The president’s political capital within D.C. is dwindling rapidly; almost no politician, particularly in the Senate, is afraid of him. (It doesn’t help that the man hired to get Mr. Trump’s mind and the media’s focus back on to the president’s agenda is doing just the opposite, and making a fool of himself in the process.)
In less than 48 hours, President Trump was rebuffed by Senate Judiciary Committee Chairman Chuck Grassley (regarding any thought of replacing Jeff Sessions as Attorney General), by the Chairman of the Joint Chiefs of Staff (regarding changing military policy on transgender personnel by tweet), by the Boy Scouts of America (who apologized for Trump’s inappropriately political speech to the National Jamboree earlier this week), and by the U.S. Senate, or more specifically one senator, who got his terrible revenge for an insult that a POW, much less one who suffered years of additional torture after refusing early release, would rightly consider unforgivable.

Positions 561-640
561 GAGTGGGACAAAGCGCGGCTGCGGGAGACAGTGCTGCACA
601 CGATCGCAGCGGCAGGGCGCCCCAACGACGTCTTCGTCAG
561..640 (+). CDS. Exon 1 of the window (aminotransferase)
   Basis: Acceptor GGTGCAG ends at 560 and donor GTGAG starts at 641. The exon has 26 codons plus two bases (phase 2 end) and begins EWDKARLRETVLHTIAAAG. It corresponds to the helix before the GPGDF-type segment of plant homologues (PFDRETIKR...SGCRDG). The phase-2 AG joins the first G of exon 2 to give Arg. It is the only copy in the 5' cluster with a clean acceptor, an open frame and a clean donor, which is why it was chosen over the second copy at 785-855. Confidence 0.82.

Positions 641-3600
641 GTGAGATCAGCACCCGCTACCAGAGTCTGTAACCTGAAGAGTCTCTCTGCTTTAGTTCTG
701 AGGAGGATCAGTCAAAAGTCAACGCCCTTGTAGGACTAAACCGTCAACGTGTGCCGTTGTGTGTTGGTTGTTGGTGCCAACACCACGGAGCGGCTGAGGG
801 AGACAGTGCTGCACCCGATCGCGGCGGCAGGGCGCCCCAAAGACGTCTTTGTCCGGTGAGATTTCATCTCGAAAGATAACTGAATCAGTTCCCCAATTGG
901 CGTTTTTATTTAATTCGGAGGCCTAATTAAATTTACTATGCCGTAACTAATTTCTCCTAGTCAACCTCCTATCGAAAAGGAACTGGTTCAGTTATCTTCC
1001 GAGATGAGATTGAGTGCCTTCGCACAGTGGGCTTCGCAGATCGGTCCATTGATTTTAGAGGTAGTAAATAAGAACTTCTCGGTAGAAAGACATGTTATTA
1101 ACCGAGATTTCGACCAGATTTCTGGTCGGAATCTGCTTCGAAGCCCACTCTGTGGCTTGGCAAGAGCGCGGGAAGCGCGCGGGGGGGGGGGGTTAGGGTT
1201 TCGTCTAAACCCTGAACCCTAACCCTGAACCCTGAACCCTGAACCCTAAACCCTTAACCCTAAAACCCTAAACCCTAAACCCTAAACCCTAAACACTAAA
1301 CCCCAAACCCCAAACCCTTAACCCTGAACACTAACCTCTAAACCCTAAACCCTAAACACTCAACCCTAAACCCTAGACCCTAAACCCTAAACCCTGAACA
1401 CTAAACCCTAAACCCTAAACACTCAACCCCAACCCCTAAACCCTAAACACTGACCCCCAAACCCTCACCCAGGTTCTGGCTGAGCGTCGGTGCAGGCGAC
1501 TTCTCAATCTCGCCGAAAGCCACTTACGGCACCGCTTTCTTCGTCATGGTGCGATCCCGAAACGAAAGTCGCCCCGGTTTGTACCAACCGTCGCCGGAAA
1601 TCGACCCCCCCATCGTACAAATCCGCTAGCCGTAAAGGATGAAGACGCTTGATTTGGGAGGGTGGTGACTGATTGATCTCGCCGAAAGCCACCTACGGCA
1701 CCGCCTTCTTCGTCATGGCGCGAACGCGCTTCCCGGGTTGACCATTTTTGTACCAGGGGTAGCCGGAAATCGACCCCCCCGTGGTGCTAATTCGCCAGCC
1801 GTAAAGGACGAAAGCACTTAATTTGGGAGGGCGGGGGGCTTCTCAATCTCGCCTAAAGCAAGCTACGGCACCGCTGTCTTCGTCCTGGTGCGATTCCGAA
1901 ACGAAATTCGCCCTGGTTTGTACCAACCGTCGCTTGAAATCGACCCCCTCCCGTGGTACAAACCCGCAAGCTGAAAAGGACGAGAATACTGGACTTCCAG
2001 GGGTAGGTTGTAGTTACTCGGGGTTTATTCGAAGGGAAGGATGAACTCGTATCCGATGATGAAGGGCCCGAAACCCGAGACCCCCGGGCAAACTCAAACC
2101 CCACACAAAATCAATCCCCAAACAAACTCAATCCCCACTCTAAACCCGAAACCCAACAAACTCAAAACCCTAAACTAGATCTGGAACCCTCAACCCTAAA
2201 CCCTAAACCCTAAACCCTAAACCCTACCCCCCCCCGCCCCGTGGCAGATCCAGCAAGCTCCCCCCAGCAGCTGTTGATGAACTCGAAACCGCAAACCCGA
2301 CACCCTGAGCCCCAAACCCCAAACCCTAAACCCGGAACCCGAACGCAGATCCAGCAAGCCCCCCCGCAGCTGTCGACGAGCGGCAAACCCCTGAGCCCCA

Although the 2018 election seems simultaneously so near and so far away, there may be little left for this president to do but to get back out on the road and hope that a little of the 2016 Trump magic remains to help the GOP capture some of the 10 Senate seats up for election which are held by Democrats in states won by Trump.
For all the intensity of their disagreements, President Trump and John McCain have a couple of things in common: they are both very stubborn men and, as of this week, they should each get out of Washington, D.C.